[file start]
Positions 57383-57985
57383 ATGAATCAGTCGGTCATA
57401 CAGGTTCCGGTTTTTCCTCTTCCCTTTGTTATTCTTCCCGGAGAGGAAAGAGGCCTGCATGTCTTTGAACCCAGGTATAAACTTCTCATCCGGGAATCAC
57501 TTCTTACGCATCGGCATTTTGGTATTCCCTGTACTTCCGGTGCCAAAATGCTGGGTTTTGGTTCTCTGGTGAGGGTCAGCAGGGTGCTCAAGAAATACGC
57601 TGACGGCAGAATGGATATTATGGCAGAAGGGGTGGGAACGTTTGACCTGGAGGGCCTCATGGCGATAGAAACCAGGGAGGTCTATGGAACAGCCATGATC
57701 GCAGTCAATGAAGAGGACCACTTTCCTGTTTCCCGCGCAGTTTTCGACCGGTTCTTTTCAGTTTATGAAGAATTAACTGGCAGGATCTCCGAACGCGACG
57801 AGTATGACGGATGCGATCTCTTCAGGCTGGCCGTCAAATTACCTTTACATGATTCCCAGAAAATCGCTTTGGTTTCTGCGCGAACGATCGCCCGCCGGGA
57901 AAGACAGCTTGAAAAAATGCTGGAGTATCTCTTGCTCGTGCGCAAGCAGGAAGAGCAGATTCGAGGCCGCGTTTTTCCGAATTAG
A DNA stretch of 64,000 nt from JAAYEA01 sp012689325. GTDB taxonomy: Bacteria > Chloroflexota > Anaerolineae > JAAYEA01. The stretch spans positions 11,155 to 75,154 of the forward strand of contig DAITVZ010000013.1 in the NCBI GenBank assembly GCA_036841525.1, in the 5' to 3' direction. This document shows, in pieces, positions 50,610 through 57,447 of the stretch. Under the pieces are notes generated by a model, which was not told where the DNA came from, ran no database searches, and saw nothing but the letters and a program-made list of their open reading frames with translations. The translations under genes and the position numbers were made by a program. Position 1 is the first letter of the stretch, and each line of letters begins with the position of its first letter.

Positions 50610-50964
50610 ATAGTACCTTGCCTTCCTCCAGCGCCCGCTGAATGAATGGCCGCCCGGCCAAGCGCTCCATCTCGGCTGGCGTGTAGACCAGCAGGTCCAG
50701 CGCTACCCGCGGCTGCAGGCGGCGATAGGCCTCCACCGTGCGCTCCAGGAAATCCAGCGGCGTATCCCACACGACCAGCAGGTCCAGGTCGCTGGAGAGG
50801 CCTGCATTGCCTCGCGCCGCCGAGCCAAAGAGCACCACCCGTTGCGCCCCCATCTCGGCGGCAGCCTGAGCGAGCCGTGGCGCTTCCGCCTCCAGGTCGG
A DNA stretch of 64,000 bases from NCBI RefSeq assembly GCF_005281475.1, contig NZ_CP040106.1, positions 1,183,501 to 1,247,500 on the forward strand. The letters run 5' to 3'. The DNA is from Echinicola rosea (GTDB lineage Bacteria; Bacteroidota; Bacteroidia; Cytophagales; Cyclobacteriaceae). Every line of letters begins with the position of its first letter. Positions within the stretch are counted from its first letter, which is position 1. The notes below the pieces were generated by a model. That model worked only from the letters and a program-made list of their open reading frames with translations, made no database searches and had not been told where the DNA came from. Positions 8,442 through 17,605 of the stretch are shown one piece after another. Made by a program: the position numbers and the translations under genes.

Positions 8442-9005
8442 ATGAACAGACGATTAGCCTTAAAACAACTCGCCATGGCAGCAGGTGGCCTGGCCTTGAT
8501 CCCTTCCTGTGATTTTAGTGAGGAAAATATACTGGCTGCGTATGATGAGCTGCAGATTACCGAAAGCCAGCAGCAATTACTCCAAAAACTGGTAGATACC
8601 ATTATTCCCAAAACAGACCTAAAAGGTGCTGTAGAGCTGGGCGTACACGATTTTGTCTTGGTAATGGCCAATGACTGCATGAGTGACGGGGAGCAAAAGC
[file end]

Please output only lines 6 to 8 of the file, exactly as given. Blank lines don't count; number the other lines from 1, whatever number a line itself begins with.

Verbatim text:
57701 GCAGTCAATGAAGAGGACCACTTTCCTGTTTCCCGCGCAGTTTTCGACCGGTTCTTTTCAGTTTATGAAGAATTAACTGGCAGGATCTCCGAACGCGACG
57801 AGTATGACGGATGCGATCTCTTCAGGCTGGCCGTCAAATTACCTTTACATGATTCCCAGAAAATCGCTTTGGTTTCTGCGCGAACGATCGCCCGCCGGGA
57901 AAGACAGCTTGAAAAAATGCTGGAGTATCTCTTGCTCGTGCGCAAGCAGGAAGAGCAGATTCGAGGCCGCGTTTTTCCGAATTAG